A video shows the moment a crippled Asian elephant take its first steps to freedom after suffering years of abuse.
The 20-year-old elephant, Pari, was rescued and brought to a hospital in India run by conservation group Wildlife SOS last month, where vets found some of the “worst injuries they’ve ever seen” on her feet.
In her past life, Pari was used for street begging and wedding processions where she was forced to work under stressful conditions. She was also chained for long hours at a time, creating permanent disability, meaning she can barely walk.
However Arinita Sandilya, press manager at Wildlife SOS, told Newsweek that Pari has shown “quite a bit of progress” in just one month.
Sandilya said: “Our veterinary team at the elephant hospital, which is the first of its kind in India, is tending to her physical health and Pari is receiving regular foot care treatment, laser therapy sessions, and pain management medications. Besides long walks and gentle massages, a thorough diet plan is also being followed for her to recover from the constant state of exertion and starvation.”
“Today, we are relieved to see her morphing into a playful and inquisitive elephant who is gradually building her trust in humankind. Her progress towards mental and physical healing is commendable and further motivates us to protect other animals facing similar torment.”
India is home to almost 60 percent of Earth’s remaining Asian elephant population. There are fewer than 22,000 left in the wild, with approximately 2,700 in captivity. In captivity domestic Asian elephants in India are used for commercial purposes. Many are forced to give elephant rides to tourists and spend their days chained, unable to roam freely.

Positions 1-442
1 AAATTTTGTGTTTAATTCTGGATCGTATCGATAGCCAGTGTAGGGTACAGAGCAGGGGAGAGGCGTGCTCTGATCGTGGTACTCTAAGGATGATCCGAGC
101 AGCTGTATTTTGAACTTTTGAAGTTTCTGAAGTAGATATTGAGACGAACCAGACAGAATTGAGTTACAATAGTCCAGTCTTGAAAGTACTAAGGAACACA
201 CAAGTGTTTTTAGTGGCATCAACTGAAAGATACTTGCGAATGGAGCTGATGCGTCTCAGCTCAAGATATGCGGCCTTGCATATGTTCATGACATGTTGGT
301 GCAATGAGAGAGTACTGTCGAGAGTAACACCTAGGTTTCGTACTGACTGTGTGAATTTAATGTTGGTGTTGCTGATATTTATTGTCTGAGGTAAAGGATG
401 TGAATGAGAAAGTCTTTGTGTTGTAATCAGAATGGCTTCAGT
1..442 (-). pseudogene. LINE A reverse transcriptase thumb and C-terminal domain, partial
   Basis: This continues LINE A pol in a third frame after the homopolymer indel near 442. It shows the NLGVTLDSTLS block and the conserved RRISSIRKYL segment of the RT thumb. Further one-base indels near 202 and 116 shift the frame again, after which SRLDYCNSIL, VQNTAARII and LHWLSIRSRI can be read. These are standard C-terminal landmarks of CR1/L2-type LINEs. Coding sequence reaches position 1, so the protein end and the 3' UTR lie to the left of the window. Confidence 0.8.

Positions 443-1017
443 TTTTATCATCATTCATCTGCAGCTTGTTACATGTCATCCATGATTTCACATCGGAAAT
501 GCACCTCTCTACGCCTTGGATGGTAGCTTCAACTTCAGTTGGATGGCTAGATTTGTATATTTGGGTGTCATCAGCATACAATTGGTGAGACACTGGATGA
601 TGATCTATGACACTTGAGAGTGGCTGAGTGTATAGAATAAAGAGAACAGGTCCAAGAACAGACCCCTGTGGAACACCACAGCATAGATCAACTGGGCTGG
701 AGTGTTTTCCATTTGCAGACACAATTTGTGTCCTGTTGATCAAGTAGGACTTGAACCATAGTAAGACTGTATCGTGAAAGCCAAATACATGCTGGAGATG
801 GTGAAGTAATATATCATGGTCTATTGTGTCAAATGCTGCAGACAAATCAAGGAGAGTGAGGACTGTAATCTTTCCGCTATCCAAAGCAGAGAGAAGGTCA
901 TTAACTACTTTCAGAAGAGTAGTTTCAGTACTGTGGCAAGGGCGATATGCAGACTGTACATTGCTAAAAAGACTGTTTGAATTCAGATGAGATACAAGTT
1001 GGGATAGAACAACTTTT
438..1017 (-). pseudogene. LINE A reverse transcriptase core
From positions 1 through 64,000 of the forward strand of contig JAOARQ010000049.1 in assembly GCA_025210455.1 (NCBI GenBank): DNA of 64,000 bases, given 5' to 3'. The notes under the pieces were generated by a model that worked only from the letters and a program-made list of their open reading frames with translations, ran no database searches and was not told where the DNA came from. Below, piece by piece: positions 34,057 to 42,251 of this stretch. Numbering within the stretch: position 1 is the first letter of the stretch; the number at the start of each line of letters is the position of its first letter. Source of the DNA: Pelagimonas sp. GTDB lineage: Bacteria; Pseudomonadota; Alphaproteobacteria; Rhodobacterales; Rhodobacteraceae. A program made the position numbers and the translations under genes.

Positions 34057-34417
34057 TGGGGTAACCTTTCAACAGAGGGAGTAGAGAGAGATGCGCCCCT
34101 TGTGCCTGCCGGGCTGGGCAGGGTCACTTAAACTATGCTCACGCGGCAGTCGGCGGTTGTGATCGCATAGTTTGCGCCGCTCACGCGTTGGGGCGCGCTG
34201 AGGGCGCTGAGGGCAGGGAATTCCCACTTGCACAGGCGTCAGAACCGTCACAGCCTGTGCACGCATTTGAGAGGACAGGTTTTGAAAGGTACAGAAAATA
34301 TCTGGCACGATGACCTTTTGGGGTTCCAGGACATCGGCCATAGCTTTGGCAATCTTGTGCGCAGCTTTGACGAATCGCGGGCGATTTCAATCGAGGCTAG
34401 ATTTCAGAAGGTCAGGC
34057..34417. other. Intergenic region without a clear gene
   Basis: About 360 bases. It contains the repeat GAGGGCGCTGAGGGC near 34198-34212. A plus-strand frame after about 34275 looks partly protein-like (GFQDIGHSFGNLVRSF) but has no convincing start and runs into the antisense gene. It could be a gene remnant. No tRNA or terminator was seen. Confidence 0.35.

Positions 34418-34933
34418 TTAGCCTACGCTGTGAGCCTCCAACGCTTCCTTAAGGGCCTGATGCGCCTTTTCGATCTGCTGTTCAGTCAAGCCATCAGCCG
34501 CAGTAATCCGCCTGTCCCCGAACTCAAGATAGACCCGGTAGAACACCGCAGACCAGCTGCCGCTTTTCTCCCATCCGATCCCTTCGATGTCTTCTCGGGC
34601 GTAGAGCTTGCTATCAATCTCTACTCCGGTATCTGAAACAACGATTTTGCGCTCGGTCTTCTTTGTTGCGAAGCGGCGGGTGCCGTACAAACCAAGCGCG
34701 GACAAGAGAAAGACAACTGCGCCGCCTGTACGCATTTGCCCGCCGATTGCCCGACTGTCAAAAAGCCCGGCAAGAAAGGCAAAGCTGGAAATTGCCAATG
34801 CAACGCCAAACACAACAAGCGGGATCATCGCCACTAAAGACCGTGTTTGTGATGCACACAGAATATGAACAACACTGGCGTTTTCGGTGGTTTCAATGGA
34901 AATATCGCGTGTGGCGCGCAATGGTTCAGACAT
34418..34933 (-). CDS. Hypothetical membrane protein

In the video, the moment Pari steps out the ambulance is described as a “very emotional.”
The footage shows caregivers at Wildlife SOS patting Pari in reassurance as she arrives at the hospital. They ease her away from the ambulance by offering her bananas with every step. The elephant is slow to move, and is noticeably struggling to walk.
Pari is then weighed and enters a treatment pen, where she then received her first medical check up. This allowed vets to confirm she was suffering from a crippling joint condition including severe handicap, compromised footpad, degenerative joint disease, abnormal forelimb conformation, fusing of joints and toenail infection.
Sandilya said: “Pari’s rescue was a culmination of several months of careful monitoring and surveillance work by Wildlife SOS informants. Pari’s situation is sadly quite a common one for captive elephants in India. We’ve seen a disturbing pattern with these elephants—their bodies are weakened due to improper nutrition, their delicate feet are riddled with wounds and often with severe arthritis and pain and they are socially isolated and psychologically depressed.
“Even after rehabilitation, these elephants remain completely dependent on medical care and human support for their day-to-day survival. At Wildlife SOS, we have a dedicated team of veterinarians and trained staff working round the clock to cater to the needs of the elephants and to reassure them that they are at a safe place.”